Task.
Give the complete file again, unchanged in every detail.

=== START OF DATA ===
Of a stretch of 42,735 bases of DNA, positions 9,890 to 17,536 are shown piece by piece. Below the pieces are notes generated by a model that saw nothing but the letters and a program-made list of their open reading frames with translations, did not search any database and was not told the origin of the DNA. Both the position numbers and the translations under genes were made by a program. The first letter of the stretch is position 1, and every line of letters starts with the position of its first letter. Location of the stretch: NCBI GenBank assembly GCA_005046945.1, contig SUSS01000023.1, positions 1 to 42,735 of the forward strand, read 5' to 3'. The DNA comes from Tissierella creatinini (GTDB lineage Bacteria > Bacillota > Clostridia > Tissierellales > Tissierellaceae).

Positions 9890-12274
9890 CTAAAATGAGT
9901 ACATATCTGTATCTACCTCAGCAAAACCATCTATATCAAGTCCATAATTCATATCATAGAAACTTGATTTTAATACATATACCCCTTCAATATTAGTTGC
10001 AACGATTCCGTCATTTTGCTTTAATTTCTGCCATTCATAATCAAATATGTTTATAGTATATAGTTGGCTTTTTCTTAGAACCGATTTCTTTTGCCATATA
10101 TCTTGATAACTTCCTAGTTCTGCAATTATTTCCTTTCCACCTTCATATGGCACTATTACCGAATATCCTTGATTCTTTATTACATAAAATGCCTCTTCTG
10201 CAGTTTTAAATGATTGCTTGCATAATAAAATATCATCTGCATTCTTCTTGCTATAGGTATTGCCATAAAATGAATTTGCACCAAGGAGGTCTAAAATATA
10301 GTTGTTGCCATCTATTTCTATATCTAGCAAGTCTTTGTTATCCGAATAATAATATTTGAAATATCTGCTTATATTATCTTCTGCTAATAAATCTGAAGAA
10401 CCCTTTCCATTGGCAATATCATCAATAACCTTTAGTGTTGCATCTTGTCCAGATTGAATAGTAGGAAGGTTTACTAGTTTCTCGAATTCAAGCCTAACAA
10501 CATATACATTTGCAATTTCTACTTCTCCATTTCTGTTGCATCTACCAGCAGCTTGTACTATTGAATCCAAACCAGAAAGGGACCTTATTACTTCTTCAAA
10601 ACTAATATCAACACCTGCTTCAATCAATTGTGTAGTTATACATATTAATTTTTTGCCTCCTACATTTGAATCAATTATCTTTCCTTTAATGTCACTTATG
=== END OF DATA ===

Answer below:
Of a stretch of 42,735 bases of DNA, positions 9,890 to 17,536 are shown piece by piece. Below the pieces are notes generated by a model that saw nothing but the letters and a program-made list of their open reading frames with translations, did not search any database and was not told the origin of the DNA. Both the position numbers and the translations under genes were made by a program. The first letter of the stretch is position 1, and every line of letters starts with the position of its first letter. Location of the stretch: NCBI GenBank assembly GCA_005046945.1, contig SUSS01000023.1, positions 1 to 42,735 of the forward strand, read 5' to 3'. The DNA comes from Tissierella creatinini (GTDB lineage Bacteria > Bacillota > Clostridia > Tissierellales > Tissierellaceae).

Positions 9890-12274
9890 CTAAAATGAGT
9901 ACATATCTGTATCTACCTCAGCAAAACCATCTATATCAAGTCCATAATTCATATCATAGAAACTTGATTTTAATACATATACCCCTTCAATATTAGTTGC
10001 AACGATTCCGTCATTTTGCTTTAATTTCTGCCATTCATAATCAAATATGTTTATAGTATATAGTTGGCTTTTTCTTAGAACCGATTTCTTTTGCCATATA
10101 TCTTGATAACTTCCTAGTTCTGCAATTATTTCCTTTCCACCTTCATATGGCACTATTACCGAATATCCTTGATTCTTTATTACATAAAATGCCTCTTCTG
10201 CAGTTTTAAATGATTGCTTGCATAATAAAATATCATCTGCATTCTTCTTGCTATAGGTATTGCCATAAAATGAATTTGCACCAAGGAGGTCTAAAATATA
10301 GTTGTTGCCATCTATTTCTATATCTAGCAAGTCTTTGTTATCCGAATAATAATATTTGAAATATCTGCTTATATTATCTTCTGCTAATAAATCTGAAGAA
10401 CCCTTTCCATTGGCAATATCATCAATAACCTTTAGTGTTGCATCTTGTCCAGATTGAATAGTAGGAAGGTTTACTAGTTTCTCGAATTCAAGCCTAACAA
10501 CATATACATTTGCAATTTCTACTTCTCCATTTCTGTTGCATCTACCAGCAGCTTGTACTATTGAATCCAAACCAGAAAGGGACCTTATTACTTCTTCAAA
10601 ACTAATATCAACACCTGCTTCAATCAATTGTGTAGTTATACATATTAATTTTTTGCCTCCTACATTTGAATCAATTATCTTTCCTTTAATGTCACTTATG